Rodez Cathedral (Cathédrale Notre-Dame de Rodez) is a national monument and is the seat of the Bishopric of Rodez. The closed west front once formed part of the city wall of Rodez.
Rodez was Christianized in the 4th-5th century AD, and the first mention of a cathedral dates from around 516. This structure was rebuilt c. 1000; almost nothing remains of it after the decision to rebuild it from scratch in 1276.
The works were halted for many years by the Black Death and the Hundred Years War, and were restarted only in the early 15th century with the completion of the choir and its vault, as well as the transept and of the first sectors of the nave. After the fire of 1510, bishop François d'Estaing had it rebuilt in 1513-1526 under the direction of Antoine Salvan with a new majestic bell tower. The cathedral was completed around 1531.
In 1792–98, Pierre Méchain and Jean-Baptiste Delambre used Rodez Cathedral as the central surveying point for their calculation of the circumference of the earth. This was used in the definition of the metre.
Despite the long construction process, the cathedral is characterized by a remarkable unity of style, which is mostly the Gothic one imported by architect Jean Deschamps into the Midi from northern France.
The cathedral is constructed of red sandstone. It has a severe façade, flanked by two sturdy towers, which betray its defensive function: the west front once formed part of the city walls of Rodez. The belltower, standing at 87 m, is surmounted by a lantern carrying the statue of the Virgin with a choir of four angels.References:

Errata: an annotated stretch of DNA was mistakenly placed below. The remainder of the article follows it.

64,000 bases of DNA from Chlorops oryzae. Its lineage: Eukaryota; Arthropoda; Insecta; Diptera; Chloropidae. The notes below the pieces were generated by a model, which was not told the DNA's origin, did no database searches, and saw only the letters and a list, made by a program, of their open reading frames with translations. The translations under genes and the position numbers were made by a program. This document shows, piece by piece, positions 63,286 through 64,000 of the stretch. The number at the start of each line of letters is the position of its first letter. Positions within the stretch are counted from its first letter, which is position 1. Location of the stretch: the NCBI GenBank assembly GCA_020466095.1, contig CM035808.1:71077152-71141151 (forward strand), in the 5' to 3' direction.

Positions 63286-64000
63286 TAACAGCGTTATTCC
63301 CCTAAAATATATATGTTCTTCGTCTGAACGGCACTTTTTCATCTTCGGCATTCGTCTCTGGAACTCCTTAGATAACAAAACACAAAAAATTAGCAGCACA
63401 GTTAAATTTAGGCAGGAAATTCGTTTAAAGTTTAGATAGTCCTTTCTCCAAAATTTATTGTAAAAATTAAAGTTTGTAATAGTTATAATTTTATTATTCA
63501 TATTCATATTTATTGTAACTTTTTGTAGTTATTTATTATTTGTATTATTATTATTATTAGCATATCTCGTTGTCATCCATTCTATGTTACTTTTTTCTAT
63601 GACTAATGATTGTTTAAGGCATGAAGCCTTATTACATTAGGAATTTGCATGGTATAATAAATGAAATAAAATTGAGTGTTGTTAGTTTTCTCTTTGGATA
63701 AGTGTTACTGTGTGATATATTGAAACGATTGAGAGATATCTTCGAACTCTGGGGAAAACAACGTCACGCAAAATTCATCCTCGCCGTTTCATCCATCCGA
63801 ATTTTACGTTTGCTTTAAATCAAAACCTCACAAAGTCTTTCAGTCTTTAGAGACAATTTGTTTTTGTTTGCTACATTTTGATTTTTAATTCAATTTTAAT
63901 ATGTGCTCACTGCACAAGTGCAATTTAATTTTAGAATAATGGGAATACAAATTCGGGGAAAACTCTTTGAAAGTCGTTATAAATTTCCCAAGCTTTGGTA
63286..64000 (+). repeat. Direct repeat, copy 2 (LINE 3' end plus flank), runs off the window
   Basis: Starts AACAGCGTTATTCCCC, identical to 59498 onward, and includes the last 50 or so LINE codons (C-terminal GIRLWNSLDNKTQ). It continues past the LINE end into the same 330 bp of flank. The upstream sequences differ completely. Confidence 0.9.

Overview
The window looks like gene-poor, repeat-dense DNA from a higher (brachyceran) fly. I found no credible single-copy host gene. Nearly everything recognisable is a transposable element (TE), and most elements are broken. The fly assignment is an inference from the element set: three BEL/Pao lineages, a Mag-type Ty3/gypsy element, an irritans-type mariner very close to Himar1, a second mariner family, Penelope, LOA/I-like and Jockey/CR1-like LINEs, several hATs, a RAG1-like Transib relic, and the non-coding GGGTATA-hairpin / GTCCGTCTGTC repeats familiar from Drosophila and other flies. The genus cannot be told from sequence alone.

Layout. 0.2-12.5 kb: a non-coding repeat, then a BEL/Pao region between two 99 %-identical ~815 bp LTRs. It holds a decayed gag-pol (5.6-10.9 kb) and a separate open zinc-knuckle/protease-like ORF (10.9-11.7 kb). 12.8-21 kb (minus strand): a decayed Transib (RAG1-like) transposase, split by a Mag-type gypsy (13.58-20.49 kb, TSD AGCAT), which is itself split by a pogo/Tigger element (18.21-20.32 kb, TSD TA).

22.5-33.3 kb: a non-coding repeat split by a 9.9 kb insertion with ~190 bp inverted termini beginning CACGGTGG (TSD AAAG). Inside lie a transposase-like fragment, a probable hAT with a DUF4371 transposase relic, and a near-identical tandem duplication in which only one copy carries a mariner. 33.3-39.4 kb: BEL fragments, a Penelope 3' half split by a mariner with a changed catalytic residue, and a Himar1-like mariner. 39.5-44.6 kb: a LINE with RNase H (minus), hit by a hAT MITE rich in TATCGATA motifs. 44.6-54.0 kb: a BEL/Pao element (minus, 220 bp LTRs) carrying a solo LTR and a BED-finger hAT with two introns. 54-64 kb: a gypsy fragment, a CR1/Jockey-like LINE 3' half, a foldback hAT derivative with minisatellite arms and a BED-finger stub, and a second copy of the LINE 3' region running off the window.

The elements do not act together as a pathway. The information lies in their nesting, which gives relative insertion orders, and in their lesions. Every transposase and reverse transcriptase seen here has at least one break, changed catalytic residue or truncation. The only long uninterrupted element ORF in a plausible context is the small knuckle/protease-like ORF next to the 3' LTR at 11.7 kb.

The Petersberg Citadel is one of the largest extant early-modern citadels in Europe and covers the whole north-western part of the Erfurt city centre. It was built after 1665 on Petersberg hill and was in military use until 1963. It dates from a time when Erfurt was ruled by the Electors of Mainz and is a unique example of the European style of fortress construction. Beneath the citadel is an underground maze of passageways that can be visited on guided tours organised by Erfurt Tourist Office.
The citadel was originally built on the site of a medieval Benedictine Monastery and the earliest parts of the complex date from the 12th century. Erfurt has also been ruled by Sweden, Prussia, Napoleon, the German Empire, the Nazis, and post-World War II Soviet occupying forces, and it was part of the German Democratic Republic (East Germany). All of these regimes used Petersberg Citadel and had an influence on its development. The baroque fortress was in military use until 1963. Since German reunification in 1990, the citadel has undergone significant restoration and it is now open to the public as a historic site.